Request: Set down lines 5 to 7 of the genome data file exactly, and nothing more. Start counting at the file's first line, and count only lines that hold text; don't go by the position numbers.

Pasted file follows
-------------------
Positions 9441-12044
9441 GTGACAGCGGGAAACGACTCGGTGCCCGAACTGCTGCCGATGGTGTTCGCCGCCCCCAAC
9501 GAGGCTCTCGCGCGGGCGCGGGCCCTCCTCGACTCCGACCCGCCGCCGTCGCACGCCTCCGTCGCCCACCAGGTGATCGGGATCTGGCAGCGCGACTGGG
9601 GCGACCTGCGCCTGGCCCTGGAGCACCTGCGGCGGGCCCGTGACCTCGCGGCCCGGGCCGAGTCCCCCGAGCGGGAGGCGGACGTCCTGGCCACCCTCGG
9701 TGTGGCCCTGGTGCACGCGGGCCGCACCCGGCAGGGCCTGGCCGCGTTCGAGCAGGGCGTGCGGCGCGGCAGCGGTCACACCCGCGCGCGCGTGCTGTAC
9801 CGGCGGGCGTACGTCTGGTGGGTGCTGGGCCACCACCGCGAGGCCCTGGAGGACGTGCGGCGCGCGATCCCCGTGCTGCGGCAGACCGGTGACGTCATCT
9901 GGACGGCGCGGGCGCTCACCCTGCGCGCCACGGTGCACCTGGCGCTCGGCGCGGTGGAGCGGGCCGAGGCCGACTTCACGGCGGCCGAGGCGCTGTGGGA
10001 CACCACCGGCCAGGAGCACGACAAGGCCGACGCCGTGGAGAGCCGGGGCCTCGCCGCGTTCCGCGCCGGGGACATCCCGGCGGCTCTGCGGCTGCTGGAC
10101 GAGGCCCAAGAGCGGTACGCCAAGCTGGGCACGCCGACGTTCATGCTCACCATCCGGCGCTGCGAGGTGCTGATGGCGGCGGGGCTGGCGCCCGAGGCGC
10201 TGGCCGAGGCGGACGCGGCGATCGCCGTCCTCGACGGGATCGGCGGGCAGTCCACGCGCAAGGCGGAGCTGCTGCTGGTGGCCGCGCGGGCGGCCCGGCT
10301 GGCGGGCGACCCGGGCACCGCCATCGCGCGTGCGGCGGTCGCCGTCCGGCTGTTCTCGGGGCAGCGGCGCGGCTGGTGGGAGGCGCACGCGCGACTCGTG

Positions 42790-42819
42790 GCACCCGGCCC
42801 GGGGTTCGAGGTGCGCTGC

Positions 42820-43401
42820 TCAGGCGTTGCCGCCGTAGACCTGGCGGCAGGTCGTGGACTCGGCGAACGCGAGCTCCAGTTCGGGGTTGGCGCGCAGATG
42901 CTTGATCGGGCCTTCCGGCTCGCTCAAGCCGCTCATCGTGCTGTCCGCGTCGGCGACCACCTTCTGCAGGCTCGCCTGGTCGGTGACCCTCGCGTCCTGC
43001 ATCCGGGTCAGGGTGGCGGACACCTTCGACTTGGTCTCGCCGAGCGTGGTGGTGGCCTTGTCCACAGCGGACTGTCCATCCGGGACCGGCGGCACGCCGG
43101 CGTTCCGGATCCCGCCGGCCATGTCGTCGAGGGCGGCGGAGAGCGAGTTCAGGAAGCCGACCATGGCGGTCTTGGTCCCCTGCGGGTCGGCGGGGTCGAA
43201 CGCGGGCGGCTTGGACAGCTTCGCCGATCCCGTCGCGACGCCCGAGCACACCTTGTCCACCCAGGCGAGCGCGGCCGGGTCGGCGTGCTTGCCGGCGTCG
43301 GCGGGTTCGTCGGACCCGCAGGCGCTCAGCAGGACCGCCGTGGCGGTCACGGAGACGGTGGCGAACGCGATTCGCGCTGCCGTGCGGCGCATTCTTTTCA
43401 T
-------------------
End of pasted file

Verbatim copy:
9701 TGTGGCCCTGGTGCACGCGGGCCGCACCCGGCAGGGCCTGGCCGCGTTCGAGCAGGGCGTGCGGCGCGGCAGCGGTCACACCCGCGCGCGCGTGCTGTAC
9801 CGGCGGGCGTACGTCTGGTGGGTGCTGGGCCACCACCGCGAGGCCCTGGAGGACGTGCGGCGCGCGATCCCCGTGCTGCGGCAGACCGGTGACGTCATCT
9901 GGACGGCGCGGGCGCTCACCCTGCGCGCCACGGTGCACCTGGCGCTCGGCGCGGTGGAGCGGGCCGAGGCCGACTTCACGGCGGCCGAGGCGCTGTGGGA